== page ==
A Thing of Beauty is a Joy Forever

So, Brexit happened.

Le sigh.

And in completely unrelated news, I have editing whiplash. This is what I call the extreme mood swings which accompany the very-involved revision process. Namely, this is due to two things--the aw shit moment when you realize that your talented editor has found actual flaws in your baby...erm, book...and the hallelujah feeling that accompanies turning in your oh, so brilliant edits. 

Since there are lots of rounds of this, you do start to feel a bit like you're being teased by some naughty goddess of literature who is playing keep-away with your faith in your skills as a writer.

Don't get me wrong--revision is worth every blood-tinged drop of effort. There's something incredibly satisfying about watching your book transform before your eyes as you see it anew and shape it into something better. And every time I come across a passage that I've diligently worked on in a previous round of edits, I can reread it with gratitude towards the process--the book is getting better.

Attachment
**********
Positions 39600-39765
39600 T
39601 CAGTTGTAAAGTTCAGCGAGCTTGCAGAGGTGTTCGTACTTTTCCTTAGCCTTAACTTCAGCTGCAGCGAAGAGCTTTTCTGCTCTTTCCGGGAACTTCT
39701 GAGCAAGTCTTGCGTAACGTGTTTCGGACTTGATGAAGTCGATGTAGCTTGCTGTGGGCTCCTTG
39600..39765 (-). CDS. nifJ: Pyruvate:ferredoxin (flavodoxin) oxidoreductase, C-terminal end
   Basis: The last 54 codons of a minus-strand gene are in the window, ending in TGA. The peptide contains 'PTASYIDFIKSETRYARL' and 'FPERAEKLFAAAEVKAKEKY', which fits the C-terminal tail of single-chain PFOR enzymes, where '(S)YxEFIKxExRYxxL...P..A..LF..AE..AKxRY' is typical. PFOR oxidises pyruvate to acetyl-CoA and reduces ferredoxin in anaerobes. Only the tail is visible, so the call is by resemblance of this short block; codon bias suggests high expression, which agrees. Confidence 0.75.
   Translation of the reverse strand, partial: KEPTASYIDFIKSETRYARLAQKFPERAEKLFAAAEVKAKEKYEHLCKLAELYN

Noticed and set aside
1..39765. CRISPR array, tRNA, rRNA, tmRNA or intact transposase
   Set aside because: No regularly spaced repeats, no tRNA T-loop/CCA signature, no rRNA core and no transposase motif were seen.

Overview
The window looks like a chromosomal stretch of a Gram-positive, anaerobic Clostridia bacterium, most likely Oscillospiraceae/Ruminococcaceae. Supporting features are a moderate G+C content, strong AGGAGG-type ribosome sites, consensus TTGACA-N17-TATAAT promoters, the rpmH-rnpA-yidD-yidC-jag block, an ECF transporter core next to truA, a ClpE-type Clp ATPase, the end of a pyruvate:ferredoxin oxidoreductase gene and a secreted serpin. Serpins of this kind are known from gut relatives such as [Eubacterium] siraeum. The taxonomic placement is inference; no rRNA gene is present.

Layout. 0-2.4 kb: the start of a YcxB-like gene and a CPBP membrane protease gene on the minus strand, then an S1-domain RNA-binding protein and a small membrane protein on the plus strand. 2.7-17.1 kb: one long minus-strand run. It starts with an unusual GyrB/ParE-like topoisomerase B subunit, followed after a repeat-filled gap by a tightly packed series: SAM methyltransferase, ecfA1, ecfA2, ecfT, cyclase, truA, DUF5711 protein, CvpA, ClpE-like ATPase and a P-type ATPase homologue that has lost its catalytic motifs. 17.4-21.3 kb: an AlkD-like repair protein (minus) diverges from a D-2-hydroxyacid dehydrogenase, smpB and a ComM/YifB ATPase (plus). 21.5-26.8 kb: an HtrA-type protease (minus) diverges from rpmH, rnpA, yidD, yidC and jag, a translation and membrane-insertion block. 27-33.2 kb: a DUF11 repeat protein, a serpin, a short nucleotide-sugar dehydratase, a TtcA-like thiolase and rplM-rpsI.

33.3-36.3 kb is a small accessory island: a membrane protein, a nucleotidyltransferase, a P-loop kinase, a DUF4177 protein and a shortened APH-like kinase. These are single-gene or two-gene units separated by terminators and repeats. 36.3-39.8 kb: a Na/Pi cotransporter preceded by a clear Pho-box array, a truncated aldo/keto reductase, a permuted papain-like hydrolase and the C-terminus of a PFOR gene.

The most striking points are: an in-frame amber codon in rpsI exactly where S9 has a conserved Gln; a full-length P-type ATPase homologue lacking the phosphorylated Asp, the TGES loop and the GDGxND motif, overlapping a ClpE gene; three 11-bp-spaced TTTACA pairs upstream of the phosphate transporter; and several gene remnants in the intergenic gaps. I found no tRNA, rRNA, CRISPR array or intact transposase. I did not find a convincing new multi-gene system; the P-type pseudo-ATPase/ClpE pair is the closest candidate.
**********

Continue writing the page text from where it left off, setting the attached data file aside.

But there's also something demoralizing in getting a pass back and having to acknowledge that you are still not perfect, and neither is the book. I would really like to be perfect. Le sigh 2.0. 

Also, I took the title of this blog post from a quote by Mary Poppins, then realized that Disney might sue me for using it, so I looked it up to see if I could afford to beat Disney's lawyers (I can't), only to find that Disney stole the line from the poet Keats first. Which means I won a mostly-theoretical battle against a giant corporation today. And that my expensive years of graduate school left me unprepared for random drive-bys of poetry in kid's movies. What the hell, Dr. Bathes! You had one job!

 In retrospect, Pepe Le Pew is a psycho stalker who will end up murdering Penelope and hiding her body in a garden. He's very, very creepy. 

In retrospect, Pepe Le Pew is a psycho stalker who will end up murdering Penelope and hiding her body in a garden. He's very, very creepy.